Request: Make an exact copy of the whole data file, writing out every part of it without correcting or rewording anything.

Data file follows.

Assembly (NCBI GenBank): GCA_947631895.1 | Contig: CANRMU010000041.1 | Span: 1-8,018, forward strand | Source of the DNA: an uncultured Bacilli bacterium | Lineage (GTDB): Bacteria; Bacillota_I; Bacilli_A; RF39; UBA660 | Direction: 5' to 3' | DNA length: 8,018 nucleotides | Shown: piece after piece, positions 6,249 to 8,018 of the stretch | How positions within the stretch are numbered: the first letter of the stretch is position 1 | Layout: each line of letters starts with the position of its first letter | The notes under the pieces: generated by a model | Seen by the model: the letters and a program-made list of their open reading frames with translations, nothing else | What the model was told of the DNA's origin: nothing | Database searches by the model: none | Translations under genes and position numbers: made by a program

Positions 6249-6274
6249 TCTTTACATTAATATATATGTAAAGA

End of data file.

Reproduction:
Assembly (NCBI GenBank): GCA_947631895.1 | Contig: CANRMU010000041.1 | Span: 1-8,018, forward strand | Source of the DNA: an uncultured Bacilli bacterium | Lineage (GTDB): Bacteria; Bacillota_I; Bacilli_A; RF39; UBA660 | Direction: 5' to 3' | DNA length: 8,018 nucleotides | Shown: piece after piece, positions 6,249 to 8,018 of the stretch | How positions within the stretch are numbered: the first letter of the stretch is position 1 | Layout: each line of letters starts with the position of its first letter | The notes under the pieces: generated by a model | Seen by the model: the letters and a program-made list of their open reading frames with translations, nothing else | What the model was told of the DNA's origin: nothing | Database searches by the model: none | Translations under genes and position numbers: made by a program

Positions 6249-6274
6249 TCTTTACATTAATATATATGTAAAGA